Though I had no expectations about my fellow students beforehand, their youth surprised me, starting with Mark. That six young urban professionals were interested in spending a golden summer day learning about keeping bees was very heartening. Because keeping bees is, in its broadest sense, keeping the world. 

Bees were here with the dinosaurs. The relationship between bees and flowers is 130 million years old. Paleolithic cave drawings all over the world include scenes of figures climbing ladders to get honey, buzzed by a swarm of bees.

People have written about their fascination with bees and the joys of honey ever since the alphabet was invented. But they may not survive the world we have created. And we may not survive without them.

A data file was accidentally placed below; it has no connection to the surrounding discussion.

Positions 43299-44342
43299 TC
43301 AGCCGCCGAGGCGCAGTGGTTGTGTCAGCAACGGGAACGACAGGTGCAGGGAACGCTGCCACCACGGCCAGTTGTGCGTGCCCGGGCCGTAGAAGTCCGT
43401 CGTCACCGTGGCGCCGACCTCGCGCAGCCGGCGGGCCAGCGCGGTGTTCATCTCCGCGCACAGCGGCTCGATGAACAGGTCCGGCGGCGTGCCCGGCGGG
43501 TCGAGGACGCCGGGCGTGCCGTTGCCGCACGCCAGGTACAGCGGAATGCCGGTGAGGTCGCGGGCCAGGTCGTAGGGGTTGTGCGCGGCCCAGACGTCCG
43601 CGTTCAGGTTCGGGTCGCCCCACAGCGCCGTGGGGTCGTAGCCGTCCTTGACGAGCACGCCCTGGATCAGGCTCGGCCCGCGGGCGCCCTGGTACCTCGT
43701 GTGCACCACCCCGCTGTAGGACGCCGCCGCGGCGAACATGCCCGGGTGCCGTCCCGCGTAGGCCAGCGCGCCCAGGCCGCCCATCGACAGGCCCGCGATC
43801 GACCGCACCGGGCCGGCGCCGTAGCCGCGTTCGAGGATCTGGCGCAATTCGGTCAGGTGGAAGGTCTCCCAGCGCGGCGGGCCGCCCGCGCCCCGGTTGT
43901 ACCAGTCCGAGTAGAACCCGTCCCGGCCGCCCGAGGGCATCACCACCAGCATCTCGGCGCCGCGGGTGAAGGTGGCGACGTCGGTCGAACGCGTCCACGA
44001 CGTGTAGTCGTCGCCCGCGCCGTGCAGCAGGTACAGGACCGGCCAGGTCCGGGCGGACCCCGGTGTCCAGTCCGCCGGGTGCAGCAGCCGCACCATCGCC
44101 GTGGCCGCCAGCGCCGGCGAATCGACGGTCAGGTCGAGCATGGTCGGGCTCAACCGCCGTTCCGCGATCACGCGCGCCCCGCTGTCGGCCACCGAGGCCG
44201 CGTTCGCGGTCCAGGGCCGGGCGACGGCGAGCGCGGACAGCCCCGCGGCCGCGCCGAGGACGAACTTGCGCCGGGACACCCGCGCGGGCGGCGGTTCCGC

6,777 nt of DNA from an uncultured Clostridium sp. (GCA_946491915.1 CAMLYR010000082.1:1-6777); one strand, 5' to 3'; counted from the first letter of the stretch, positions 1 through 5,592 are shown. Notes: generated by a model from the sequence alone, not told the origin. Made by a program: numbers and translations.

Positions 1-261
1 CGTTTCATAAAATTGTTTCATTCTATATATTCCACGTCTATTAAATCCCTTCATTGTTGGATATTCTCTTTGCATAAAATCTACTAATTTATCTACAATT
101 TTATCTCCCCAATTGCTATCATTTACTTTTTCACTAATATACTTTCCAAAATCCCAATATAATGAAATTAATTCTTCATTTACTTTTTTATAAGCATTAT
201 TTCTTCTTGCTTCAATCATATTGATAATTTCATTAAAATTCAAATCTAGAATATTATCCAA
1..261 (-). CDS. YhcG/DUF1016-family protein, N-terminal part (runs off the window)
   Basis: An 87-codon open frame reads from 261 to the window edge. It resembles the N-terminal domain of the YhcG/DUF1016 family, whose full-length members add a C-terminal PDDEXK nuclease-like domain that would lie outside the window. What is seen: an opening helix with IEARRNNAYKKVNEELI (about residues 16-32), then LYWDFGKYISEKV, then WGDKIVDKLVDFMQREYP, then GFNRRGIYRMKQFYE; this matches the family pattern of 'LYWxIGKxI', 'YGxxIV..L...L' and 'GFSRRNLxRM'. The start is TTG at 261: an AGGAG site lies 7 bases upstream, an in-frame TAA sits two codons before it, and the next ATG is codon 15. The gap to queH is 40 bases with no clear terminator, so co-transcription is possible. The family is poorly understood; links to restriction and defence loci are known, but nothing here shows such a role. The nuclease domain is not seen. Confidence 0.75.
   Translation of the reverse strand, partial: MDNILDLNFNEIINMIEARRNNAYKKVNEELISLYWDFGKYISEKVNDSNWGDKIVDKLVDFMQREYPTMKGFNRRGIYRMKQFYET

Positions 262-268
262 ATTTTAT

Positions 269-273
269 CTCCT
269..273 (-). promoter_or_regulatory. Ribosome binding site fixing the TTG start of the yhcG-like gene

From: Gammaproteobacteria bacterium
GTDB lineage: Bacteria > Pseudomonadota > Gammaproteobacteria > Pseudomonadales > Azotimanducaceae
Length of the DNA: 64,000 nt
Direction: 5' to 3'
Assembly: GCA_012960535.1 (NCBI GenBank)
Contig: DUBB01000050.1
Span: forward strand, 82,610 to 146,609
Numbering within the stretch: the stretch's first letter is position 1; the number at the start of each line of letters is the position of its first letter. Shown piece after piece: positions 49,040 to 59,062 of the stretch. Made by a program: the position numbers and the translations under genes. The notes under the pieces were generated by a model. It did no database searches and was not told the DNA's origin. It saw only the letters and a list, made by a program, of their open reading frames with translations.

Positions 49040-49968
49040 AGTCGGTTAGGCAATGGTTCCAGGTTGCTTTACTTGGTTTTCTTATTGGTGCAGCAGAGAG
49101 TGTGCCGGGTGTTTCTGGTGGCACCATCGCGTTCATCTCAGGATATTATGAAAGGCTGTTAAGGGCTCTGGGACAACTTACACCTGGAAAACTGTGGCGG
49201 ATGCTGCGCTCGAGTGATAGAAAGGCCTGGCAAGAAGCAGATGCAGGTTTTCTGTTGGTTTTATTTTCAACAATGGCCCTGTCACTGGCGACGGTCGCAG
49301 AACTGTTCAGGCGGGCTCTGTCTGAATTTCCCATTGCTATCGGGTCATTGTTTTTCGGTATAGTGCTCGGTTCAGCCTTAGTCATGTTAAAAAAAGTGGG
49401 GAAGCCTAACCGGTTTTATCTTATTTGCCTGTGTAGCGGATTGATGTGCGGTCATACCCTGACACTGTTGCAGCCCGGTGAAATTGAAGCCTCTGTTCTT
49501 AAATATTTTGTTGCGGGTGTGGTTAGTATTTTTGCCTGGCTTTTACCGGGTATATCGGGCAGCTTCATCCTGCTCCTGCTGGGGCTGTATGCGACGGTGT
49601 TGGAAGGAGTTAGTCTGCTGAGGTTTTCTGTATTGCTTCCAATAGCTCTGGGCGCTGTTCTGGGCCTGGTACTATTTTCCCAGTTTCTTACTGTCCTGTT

Bees love camas (Camassia quamash) Tubbs Hill, Coeur d'Alene, Idaho by Betsey Crawford
Camas (Camassia quamash) Tubbs Hill, Coeur d’Alene, Idaho

Mark took us through the basics of hive life. The grooming of the queen and her herculean task of laying up to 2000 eggs a day. The myriad, unceasing tasks of the female workers who do all the work of the hive. They tend the queen, feed the young, forage for and store nectar and pollen, make honey, create wax, clean house. The vibration of their wing muscles regulates the temperature in the hive.

All lives are brief: queens can live for five years, though are productive for three. Workers live about a month and a half. The far fewer male drones’ only job in life is to fertilize queens from other hives. They die in this task or by being ejected from the hive at the end of the summer. So, to keep the hive going, new life needs to be coninually fostered.